Steven Soderbergh: 'Three more movies and I'm out of here'

He directed some of the most memorable films of recent times, but he has had enough. He explains why to Tom Teodorczuk

Steven Soderbergh has had enough. It's no secret: his retirement has been a hot topic of conversation in Hollywood since Matt Damon first let slip that the Oscar-winning film director was disillusioned back in 2010. The director of Erin Brockovich, Ocean's Eleven and Traffic has often spoken of his desire to take a prolonged sabbatical, only to contradict this by making films such as last autumn's big-budget medical disaster film Contagion and his latest offering, Haywire, the director's first foray into action which opens this weekend.

When we meet in a suite in downtown Manhattan's Crosby Street Hotel, Soderbergh, 49, reveals a definitive plan to finish with film, and end a 30-year career that began with winning the Palme d'Or at Cannes in 1989 with the indie drama Sex, Lies, and Videotape. He is calm and measured but does not disguise his exasperation at a business that in recent times saw him fired from making Moneyball with Brad Pitt, and walking away from a mooted remake of The Man From U.N.C.L.E. starring George Clooney.

"I need a radical change," he says. The director has a reputation for eclecticism, not to say self-destructiveness: he followed up Ocean's Eleven, the biggest hit of his career, with the obscure experimental film-within-a-film Full Frontal – but now the intellectual curiosity has run dry: "The primary reason is feeling frustrated at my knowledge being at a standstill. I need a complete ... I need to tear down my processes and start over again if I'm going to come back. I'm not going to come back unless I've figured out a new way to do this by my definition."

Soderbergh has three films lined up after Haywire: male stripper comedy Magic Mike, an HBO biopic of Liberace starring Michael Douglas, and a drama, The Bitter Pill, featuring Jude Law and Blake Lively. So when will he be taking a break? "A year from now, I'll be done," he reveals. Soderbergh is unsure what he will be doing but he says he will be in New York. "I've got ideas for stuff that's not movies, whether it's painting or photography or books. I'd like to do one more film book [his book on the director Richard Lester was published in 2000], so I'm working on that." He's been here before. After Sex, Lies, and Videotape Soderbergh had "five movies in a row that nobody went to see" and, in the mid-Nineties, took a break. "This one's bigger because that was just about the way I was working," he says, "and that it was resulting in me being a filmmaker that I didn't start being. This is broader than that. This is 'everything has to change'."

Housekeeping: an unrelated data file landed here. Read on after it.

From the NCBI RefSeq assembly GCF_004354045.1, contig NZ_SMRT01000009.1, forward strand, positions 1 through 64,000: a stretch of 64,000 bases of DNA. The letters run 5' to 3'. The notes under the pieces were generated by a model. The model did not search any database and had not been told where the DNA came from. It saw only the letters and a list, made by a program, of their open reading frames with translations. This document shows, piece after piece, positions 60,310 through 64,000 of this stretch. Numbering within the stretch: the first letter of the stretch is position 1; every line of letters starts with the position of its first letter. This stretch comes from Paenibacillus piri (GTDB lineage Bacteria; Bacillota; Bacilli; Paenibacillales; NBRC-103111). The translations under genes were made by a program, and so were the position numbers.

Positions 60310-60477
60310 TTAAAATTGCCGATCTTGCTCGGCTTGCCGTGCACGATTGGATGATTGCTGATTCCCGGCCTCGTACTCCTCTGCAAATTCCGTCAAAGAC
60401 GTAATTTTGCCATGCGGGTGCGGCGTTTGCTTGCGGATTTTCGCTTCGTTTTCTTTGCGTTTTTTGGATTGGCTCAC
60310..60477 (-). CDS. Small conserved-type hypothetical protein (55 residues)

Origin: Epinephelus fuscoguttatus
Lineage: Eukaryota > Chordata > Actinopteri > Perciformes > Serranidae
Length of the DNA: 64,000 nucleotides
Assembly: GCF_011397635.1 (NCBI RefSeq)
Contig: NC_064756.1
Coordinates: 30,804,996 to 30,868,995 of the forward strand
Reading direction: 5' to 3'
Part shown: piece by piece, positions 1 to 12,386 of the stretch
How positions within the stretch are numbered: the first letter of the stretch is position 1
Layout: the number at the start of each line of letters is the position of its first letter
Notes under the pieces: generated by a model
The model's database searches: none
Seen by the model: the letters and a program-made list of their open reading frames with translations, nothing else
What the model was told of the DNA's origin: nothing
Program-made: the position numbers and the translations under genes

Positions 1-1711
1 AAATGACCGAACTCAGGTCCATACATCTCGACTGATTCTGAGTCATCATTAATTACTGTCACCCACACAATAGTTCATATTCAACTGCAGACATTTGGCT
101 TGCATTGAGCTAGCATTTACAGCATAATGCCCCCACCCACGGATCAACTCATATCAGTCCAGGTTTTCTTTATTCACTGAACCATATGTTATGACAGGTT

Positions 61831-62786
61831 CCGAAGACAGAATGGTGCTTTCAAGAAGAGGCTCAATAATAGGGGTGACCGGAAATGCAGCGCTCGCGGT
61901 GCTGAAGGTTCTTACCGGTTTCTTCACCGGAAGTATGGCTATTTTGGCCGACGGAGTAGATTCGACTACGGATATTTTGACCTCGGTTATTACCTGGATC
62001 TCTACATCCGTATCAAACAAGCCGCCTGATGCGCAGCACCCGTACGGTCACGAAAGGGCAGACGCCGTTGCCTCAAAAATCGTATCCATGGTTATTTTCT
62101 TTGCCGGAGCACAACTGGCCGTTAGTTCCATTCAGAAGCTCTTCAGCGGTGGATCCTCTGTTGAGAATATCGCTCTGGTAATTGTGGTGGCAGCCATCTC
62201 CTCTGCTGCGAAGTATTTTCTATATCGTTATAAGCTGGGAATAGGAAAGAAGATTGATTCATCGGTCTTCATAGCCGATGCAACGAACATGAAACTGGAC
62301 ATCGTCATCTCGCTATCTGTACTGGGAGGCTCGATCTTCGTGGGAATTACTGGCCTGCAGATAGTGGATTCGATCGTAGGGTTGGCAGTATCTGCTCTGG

Soderbergh says he has been planning his retirement since 2006. "When Section Eight [the production company he ran with Clooney] closed, I started thinking, 'In five years I want to be out'." One factor preying on his mind is that the output of many directors' twilight years is inferior – think Alfred Hitchcock or Orson Welles: "It's something that I don't want to have happen to me. I don't want people to go, 'Wow, the last group of films weren't very good'."